[S]elective pressures for biological change have run rampant since the days when men first invented the temptation of the city. Most of these pressures are of the sort most likely to shape brain physiology and lead to the creation of "mental modules" oriented toward large-scale social integration. The slice of mankind which pioneered the use of cities in the late Stone Age steeped itself in an urban environment for a good 5,000 years before the more famous cities like Ur, Babylon, and Thebes kicked off the later phases of the metropolitan experience. During that pre-Ur stage, the remains of Catal Huyuk make it clear that social differentiation was strong. It appears that wealth was shuttled massively toward those who specialized in the perpetuation and regeneration of large-scale social dynamics. Priests, for example, are specialists in social cohesion. The work of anthropologist Mary Douglas hints that religious rituals may be practice for the routines which pin together a society. [51] Rituals inculcate obedience to authority, and act as calisthenics for the sort of simultaneous, coordinated activities—complete with selfless sacrifice--which make massive social structures tick. Confucius would have agreed. To him, the constant exercise of ritual was an indispensable social need. Try thinking of it this way: civility is a set of habits, habits of cooperation and habits of self-restraint. To attain these civilized disciplines, one needs a strong prefrontal cortex—home of the executive functions that rein our more chaotic impulses in. One also needs practice—practice repeated nearly every day. Regular rehearsal keeps the habits of self-control vigorously alive. Religious rituals are calisthenics for the habits indispensable to large-scale social enterprise.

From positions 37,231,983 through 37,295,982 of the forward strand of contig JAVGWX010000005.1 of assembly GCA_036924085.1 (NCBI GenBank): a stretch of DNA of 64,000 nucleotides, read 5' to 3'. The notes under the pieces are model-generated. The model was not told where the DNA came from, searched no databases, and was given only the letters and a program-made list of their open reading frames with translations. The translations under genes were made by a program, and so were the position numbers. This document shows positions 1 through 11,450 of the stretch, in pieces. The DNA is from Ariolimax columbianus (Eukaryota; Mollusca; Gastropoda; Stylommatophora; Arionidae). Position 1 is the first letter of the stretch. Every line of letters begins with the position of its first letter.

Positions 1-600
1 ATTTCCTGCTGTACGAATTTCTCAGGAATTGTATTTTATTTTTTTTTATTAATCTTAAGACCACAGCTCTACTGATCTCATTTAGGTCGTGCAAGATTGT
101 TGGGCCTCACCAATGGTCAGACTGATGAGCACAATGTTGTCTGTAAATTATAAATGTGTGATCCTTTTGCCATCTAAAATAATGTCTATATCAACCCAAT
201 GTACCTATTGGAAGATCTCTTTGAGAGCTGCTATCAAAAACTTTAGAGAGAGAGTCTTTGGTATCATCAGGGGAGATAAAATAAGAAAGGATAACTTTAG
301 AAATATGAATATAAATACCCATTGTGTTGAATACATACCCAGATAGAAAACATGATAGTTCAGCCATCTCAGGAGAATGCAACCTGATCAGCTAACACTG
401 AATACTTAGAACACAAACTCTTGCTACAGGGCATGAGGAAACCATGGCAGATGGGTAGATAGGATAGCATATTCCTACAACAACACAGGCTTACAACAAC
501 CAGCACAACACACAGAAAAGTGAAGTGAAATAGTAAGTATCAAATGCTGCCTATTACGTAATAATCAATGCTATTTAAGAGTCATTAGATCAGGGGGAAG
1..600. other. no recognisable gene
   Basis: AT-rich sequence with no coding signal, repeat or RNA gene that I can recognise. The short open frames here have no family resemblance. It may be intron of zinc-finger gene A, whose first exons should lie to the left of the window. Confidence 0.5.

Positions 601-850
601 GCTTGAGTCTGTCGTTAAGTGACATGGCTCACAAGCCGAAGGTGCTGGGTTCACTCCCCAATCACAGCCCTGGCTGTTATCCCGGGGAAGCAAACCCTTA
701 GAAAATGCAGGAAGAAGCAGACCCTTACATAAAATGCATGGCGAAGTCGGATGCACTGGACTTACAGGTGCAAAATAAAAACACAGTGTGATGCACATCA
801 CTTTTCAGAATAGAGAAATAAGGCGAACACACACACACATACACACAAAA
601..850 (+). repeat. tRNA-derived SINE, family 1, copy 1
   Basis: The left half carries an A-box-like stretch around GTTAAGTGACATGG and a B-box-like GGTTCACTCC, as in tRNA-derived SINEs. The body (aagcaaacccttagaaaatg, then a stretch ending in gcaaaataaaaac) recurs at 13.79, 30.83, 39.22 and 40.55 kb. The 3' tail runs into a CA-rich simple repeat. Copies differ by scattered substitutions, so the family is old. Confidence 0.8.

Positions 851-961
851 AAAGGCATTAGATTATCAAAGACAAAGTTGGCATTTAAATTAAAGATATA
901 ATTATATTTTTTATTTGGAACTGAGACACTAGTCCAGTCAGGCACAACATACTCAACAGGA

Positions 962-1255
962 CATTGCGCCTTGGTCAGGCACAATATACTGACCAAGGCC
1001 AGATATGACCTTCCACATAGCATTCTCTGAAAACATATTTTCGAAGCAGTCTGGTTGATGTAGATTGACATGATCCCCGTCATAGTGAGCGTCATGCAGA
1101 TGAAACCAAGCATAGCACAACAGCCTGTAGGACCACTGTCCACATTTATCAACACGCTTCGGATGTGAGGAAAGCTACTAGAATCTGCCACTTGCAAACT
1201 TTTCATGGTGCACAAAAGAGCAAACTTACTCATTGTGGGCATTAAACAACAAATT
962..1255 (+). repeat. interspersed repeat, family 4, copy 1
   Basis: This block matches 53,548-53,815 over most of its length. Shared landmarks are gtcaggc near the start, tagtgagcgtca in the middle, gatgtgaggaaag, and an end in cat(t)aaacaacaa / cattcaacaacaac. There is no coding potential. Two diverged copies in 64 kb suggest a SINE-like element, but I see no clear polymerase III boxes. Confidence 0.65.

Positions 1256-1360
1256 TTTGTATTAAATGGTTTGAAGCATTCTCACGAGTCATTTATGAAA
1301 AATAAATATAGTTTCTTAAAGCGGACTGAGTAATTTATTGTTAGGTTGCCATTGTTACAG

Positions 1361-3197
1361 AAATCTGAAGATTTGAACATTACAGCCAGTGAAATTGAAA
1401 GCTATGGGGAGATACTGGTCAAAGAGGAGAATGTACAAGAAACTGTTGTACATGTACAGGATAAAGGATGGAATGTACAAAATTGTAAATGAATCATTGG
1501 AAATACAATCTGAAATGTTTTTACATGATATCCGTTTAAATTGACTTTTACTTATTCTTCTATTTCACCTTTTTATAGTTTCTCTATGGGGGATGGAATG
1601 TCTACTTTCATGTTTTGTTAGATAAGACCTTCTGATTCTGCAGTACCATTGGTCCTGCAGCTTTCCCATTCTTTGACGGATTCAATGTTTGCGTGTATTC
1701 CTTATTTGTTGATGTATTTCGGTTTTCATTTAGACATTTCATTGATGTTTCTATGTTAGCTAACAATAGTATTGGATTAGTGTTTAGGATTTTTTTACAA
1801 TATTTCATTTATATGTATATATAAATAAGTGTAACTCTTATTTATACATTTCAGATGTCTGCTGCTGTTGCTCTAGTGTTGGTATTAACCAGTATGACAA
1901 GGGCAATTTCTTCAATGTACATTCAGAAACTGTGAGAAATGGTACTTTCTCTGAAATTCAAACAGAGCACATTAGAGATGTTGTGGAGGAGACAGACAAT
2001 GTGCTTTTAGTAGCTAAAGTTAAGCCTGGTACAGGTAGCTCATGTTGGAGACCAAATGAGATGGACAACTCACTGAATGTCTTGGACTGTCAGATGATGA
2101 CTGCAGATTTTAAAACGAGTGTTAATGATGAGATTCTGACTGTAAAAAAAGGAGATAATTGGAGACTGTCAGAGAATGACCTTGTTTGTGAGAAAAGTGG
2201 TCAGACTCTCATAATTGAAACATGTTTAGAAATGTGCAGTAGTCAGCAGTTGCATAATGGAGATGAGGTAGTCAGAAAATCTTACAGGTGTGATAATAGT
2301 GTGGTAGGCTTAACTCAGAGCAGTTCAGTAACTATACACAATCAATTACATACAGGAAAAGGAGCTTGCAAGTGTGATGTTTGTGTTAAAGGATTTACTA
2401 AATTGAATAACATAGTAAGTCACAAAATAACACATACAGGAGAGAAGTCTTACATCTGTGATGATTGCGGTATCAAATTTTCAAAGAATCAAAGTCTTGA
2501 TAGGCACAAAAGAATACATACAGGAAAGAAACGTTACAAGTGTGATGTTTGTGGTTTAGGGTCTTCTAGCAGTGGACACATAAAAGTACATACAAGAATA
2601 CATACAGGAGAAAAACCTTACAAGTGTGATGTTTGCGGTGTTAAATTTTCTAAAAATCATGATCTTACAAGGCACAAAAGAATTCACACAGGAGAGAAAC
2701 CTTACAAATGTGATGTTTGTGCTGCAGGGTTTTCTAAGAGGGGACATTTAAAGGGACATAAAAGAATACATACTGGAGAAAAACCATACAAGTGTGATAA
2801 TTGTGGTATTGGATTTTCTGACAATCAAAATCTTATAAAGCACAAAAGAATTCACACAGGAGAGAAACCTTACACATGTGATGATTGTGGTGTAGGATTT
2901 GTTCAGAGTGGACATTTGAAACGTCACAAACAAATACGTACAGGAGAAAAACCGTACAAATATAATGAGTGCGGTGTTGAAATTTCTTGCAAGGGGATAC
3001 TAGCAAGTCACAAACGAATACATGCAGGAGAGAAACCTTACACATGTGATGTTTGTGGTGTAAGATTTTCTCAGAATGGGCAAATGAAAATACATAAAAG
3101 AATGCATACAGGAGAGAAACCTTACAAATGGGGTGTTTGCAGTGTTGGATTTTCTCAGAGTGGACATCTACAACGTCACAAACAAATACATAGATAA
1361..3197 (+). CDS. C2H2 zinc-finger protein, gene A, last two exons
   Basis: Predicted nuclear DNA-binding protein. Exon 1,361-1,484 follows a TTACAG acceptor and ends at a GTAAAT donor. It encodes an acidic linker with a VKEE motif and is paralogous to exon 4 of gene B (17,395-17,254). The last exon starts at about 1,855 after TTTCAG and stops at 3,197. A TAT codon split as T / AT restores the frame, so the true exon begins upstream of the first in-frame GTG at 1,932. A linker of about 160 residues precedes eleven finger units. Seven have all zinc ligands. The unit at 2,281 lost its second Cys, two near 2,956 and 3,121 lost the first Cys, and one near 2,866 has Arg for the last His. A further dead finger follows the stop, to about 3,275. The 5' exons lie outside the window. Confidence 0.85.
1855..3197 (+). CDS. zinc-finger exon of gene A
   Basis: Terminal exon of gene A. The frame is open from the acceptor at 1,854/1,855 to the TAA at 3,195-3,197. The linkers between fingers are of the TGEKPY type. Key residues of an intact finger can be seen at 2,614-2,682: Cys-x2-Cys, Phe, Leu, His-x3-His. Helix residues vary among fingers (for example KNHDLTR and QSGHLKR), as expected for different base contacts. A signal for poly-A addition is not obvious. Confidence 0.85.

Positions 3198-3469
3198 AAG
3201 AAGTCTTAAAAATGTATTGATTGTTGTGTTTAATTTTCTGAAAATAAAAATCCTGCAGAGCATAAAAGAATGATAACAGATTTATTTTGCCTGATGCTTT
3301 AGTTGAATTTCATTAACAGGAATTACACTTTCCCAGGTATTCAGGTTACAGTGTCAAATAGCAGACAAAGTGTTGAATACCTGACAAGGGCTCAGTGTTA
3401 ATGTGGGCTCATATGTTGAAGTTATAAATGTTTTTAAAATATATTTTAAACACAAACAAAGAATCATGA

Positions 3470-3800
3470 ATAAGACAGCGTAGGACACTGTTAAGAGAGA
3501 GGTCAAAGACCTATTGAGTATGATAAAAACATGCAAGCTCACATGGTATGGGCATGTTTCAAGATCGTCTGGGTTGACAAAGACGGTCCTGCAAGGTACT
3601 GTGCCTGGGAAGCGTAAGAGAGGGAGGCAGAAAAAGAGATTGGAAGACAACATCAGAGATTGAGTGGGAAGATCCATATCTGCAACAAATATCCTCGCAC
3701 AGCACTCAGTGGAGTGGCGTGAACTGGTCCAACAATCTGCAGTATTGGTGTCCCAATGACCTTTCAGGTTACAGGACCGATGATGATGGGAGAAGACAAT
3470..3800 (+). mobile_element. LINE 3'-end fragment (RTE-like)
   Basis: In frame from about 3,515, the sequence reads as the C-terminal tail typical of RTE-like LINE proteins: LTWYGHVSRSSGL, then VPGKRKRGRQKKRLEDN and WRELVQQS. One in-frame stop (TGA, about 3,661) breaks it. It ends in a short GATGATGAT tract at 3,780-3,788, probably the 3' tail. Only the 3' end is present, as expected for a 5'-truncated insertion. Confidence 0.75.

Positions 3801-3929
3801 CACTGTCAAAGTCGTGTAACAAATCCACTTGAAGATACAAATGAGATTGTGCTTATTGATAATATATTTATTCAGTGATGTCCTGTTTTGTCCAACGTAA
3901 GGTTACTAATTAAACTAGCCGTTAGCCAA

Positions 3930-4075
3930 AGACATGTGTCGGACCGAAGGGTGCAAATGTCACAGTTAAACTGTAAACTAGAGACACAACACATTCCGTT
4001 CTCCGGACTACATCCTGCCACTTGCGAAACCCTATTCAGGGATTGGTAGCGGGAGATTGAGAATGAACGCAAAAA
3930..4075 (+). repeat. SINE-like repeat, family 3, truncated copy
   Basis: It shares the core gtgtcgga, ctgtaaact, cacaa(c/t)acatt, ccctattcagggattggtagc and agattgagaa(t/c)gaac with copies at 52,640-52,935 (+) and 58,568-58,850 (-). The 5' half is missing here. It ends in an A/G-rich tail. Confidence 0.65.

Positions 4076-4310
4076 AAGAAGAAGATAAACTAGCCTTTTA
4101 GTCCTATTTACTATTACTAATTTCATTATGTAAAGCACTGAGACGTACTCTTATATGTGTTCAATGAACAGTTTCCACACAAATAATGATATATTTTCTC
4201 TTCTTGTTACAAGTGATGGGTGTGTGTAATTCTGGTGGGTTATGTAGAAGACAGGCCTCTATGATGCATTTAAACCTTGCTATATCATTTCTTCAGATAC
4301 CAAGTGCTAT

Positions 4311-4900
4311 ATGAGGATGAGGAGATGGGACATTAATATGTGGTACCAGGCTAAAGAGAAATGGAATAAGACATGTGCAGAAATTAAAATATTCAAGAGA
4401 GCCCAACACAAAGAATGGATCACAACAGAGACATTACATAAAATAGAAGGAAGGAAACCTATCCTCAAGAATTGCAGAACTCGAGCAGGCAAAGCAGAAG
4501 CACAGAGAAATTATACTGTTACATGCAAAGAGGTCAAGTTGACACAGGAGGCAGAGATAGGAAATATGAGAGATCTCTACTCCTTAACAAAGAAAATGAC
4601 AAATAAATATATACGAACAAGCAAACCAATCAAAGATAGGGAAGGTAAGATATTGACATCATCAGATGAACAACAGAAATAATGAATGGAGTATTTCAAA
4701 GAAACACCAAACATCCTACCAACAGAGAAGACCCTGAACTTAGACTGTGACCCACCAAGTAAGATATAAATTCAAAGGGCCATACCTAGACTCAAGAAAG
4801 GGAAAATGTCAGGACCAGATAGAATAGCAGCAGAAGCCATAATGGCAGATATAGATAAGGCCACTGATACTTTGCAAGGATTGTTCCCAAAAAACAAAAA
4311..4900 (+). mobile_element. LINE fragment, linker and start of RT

Religion also keeps our ancestors chorusing inside of us, inculcating wisdom garnered long before we were born. It links us to the data base of generations which have come before. Supercomputers of the late ‘90s pulled off superhuman feats with a mere dozen processing units hooked up as a team. If a group of 50 humans makes up its mind by parallel processing, that’s 50 processors in the neural net at any given time. But add the memory stores of 50 generations, and you’ve plugged vestiges of output from 24,950 modules more into your processing line.

Ancestor worship and respect for ancient authority are among the few things which separate man from beasts. They link us in a chain of wisdom which transcends the centuries. In Catal Huyuk, those who ran the rituals and vivified the myths behind them were the city’s priests. So heavily did Catal Huyuk rely on the social glue of priestly ritual that one room in every three was a holy sanctuary. For their services priests were given larger living spaces, more generous allotments of food, and numerous other luxuries. If disaster struck, priests were among the best placed to survive. So were other experts in social connectivity—political leaders like kings, judges, and military chiefs able to settle disagreements with a minimum of friction, to boost consensus, to give men confidence in times which made them tremble, to advance a city’s interests, and to help it dodge catastrophe...
posted by kliuless at 11:15 AM on September 4, 2004

Metafilter: exercises in logical masturbation
posted by semmi at 11:21 AM on September 4, 2004

On that note kliuless, there's also the related issue of the "Baldwin Effect", which states that seemingly Lamarckian effects can come from a fitness landscape which rewards learned behaviors. If one organism in a group stumbles upon fire, suddenly the fitness landscape sharply changes, rewarding people who can quickly copy his fire-building technique.

posted by condour75 at 11:35 AM on September 4, 2004

rushmc: Pfft, I know I shouldn't type before finishing my second cup of coffee.

I should have said "having a theory, even if it is not a very good theory, causes less cognative dissonance than no theory at all."

Humans are control junkies. They want to have some sort of a theory that imposes some sort of order to the universe. That theory could be wrong, unreliable, and no better than chance, but we gotta have something there.